Laurence Dutton/Getty By Sally Adee DOES anyone remember what the internet was supposed to be? I have hazy memories of a limitless prospect, complete with William Gibson’s consensual hallucinations. Before we knew how connecting the world would play out, there was a low-res, mythical quality to our cyberspace future. Two decades on, and Nicholas Carr’s Utopia is Creepy reveals the reality into which these promises have crystallised. Carr’s targets of “disruption” range from music and cars to breakfast and bras.
Then again, Carr has never been much of an enthusiast. It’s all a far cry from Donna Haraway’s “A Cyborg Manifesto”, an essay celebrating technology’s potential to free us from the constraints of gender roles. The first concerns the steady drumbeat of criticism for web 2.0 and user-generated #content. Carr broadens the context: disguising unpaid labour as “fun! “Disguising unpaid labour as ‘fun! A quieter theme is the fear of freedom. You can hear Carr’s heavy sigh. Bringing Devoxx4Kids to Chicago – Devoxx4Kids USA. We all know that being a technologist requires you to be a passionate and continuous learner. For many of us this started when we were kids with an initial spark that drew us into working with hardware and software.
Now many of us have our own kids and much of our focus has changed to figuring out how to help them find a spark of their own. I’m excited to announce that a group of Chicago technologist have been working with an organization called Devoxx4Kids  to bring an event to create such a spark in Chicagoland. We have created a new meetup  and have our first event planned for May 3rd at Loyola University in Chicago.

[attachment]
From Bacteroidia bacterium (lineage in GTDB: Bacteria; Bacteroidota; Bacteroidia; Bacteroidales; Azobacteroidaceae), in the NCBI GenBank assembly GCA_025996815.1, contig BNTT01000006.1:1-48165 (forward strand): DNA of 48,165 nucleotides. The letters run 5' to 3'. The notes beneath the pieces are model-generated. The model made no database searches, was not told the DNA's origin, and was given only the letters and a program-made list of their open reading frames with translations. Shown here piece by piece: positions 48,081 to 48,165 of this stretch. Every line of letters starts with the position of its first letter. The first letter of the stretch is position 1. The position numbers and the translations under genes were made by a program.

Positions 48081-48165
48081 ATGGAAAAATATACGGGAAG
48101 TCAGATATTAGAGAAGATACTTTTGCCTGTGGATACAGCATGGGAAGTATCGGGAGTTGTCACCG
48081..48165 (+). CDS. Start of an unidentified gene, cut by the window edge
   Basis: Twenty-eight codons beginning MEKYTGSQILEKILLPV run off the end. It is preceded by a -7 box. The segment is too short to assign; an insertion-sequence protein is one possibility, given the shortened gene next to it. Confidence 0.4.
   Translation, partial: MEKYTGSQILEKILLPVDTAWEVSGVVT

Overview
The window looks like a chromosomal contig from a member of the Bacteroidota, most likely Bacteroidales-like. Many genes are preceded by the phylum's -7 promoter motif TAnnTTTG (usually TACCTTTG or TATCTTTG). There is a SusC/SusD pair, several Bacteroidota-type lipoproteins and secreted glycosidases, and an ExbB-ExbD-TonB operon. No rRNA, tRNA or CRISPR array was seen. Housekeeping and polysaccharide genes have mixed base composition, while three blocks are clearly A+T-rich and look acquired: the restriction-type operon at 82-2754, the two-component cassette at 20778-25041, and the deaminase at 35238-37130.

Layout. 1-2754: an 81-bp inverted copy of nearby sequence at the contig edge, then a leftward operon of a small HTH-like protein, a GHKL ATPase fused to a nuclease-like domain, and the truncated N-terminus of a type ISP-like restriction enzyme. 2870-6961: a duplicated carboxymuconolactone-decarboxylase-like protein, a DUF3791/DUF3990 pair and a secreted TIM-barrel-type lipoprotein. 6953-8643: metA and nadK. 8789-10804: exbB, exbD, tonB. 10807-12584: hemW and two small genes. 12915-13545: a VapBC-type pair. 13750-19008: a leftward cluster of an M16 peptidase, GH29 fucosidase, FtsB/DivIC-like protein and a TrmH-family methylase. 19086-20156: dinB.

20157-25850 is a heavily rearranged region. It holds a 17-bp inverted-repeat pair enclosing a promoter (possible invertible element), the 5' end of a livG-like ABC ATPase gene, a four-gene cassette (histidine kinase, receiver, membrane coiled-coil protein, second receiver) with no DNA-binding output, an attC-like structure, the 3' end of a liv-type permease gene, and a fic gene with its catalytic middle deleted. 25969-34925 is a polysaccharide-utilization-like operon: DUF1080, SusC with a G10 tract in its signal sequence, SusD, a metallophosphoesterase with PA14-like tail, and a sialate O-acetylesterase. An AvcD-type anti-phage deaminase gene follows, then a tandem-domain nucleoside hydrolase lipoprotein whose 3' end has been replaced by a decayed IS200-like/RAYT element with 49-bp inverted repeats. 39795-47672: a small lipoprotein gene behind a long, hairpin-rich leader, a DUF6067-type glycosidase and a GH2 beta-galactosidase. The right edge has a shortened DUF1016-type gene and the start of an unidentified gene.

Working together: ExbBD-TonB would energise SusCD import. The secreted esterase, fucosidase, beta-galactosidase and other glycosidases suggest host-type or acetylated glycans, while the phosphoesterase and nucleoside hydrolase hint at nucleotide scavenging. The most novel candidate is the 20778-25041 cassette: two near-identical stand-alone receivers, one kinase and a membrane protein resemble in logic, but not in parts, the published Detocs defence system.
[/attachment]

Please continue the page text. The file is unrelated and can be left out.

The Tech Fun Field Day  will feature labs that will cover a broad range of age groups (6 – 18 yrs). We expect to have registration open sometime this month so we’re asking interested parents like you to Save the Date! – Bob Paulin, CJUG President and Devoxx4Kids Chicagoland Organizer. GitHut - Programming Languages and GitHub. How it works - Model the desired state of your infrastructure | Puppet. Preview Puppet Explore how Puppet works in seven simple screens. Resources Resources are the fundamental units for modeling system configurations with Puppet.